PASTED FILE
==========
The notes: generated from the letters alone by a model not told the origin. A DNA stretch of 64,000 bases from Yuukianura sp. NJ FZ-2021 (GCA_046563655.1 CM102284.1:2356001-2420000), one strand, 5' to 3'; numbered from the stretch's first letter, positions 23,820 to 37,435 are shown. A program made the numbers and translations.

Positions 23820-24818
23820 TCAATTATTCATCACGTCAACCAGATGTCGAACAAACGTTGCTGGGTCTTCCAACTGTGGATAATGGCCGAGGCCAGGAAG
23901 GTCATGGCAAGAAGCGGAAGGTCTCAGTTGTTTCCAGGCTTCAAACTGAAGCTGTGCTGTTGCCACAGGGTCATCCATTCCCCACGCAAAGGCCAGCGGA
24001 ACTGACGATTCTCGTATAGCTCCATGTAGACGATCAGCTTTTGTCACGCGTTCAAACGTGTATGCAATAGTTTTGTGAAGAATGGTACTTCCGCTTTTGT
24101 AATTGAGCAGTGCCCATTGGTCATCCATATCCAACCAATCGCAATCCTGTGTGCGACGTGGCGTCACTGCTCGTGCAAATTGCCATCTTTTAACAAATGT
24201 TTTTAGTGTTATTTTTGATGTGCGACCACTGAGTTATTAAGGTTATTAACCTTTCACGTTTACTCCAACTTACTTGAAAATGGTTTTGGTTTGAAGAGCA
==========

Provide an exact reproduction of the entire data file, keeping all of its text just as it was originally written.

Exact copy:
The notes: generated from the letters alone by a model not told the origin. A DNA stretch of 64,000 bases from Yuukianura sp. NJ FZ-2021 (GCA_046563655.1 CM102284.1:2356001-2420000), one strand, 5' to 3'; numbered from the stretch's first letter, positions 23,820 to 37,435 are shown. A program made the numbers and translations.

Positions 23820-24818
23820 TCAATTATTCATCACGTCAACCAGATGTCGAACAAACGTTGCTGGGTCTTCCAACTGTGGATAATGGCCGAGGCCAGGAAG
23901 GTCATGGCAAGAAGCGGAAGGTCTCAGTTGTTTCCAGGCTTCAAACTGAAGCTGTGCTGTTGCCACAGGGTCATCCATTCCCCACGCAAAGGCCAGCGGA
24001 ACTGACGATTCTCGTATAGCTCCATGTAGACGATCAGCTTTTGTCACGCGTTCAAACGTGTATGCAATAGTTTTGTGAAGAATGGTACTTCCGCTTTTGT
24101 AATTGAGCAGTGCCCATTGGTCATCCATATCCAACCAATCGCAATCCTGTGTGCGACGTGGCGTCACTGCTCGTGCAAATTGCCATCTTTTAACAAATGT
24201 TTTTAGTGTTATTTTTGATGTGCGACCACTGAGTTATTAAGGTTATTAACCTTTCACGTTTACTCCAACTTACTTGAAAATGGTTTTGGTTTGAAGAGCA